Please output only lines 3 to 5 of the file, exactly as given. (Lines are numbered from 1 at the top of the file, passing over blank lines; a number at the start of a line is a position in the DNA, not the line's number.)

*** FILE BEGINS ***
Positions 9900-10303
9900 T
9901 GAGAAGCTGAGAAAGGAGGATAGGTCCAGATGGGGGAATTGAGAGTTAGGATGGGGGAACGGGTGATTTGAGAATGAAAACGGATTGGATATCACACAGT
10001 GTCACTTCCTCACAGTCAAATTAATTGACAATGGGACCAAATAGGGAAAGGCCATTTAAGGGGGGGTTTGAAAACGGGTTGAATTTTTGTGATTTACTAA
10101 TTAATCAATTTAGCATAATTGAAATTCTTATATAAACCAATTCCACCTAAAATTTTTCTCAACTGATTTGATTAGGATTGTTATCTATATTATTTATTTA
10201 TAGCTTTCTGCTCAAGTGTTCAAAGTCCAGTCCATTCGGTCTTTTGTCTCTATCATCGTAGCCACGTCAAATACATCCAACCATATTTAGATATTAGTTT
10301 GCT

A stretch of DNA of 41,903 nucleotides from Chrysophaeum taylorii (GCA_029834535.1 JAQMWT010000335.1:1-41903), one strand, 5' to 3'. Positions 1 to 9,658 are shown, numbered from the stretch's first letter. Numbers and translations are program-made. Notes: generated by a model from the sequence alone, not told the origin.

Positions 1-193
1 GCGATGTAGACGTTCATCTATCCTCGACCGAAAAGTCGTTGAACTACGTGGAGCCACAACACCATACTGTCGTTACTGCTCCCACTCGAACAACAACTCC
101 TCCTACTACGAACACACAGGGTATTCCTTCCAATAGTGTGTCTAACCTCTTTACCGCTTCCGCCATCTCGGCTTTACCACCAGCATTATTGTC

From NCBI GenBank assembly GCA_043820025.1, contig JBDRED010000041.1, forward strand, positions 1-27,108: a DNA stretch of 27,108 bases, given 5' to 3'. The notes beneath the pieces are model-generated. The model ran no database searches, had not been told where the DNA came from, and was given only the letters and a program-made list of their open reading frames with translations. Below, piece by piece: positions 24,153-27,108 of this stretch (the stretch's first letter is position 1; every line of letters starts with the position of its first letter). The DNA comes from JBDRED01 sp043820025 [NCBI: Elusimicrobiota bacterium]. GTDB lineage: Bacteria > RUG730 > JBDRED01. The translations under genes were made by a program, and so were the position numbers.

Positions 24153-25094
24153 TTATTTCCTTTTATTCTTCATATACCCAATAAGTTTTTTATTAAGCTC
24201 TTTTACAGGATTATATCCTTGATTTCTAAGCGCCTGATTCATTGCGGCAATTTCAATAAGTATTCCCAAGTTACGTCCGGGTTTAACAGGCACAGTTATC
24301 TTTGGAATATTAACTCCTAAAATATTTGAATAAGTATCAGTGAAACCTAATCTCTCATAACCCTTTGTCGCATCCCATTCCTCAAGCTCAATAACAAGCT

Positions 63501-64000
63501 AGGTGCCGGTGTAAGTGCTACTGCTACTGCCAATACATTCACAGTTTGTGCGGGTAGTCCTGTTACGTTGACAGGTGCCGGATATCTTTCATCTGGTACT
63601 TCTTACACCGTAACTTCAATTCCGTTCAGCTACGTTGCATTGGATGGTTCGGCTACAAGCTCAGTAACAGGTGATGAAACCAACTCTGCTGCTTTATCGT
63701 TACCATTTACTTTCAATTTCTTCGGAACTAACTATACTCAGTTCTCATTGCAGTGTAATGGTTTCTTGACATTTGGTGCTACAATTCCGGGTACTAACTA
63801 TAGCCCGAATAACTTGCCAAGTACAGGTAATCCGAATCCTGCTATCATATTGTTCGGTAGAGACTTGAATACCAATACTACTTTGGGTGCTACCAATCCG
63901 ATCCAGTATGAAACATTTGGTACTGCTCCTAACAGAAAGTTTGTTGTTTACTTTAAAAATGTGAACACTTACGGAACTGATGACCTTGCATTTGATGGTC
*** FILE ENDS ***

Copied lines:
9901 GAGAAGCTGAGAAAGGAGGATAGGTCCAGATGGGGGAATTGAGAGTTAGGATGGGGGAACGGGTGATTTGAGAATGAAAACGGATTGGATATCACACAGT
10001 GTCACTTCCTCACAGTCAAATTAATTGACAATGGGACCAAATAGGGAAAGGCCATTTAAGGGGGGGTTTGAAAACGGGTTGAATTTTTGTGATTTACTAA
10101 TTAATCAATTTAGCATAATTGAAATTCTTATATAAACCAATTCCACCTAAAATTTTTCTCAACTGATTTGATTAGGATTGTTATCTATATTATTTATTTA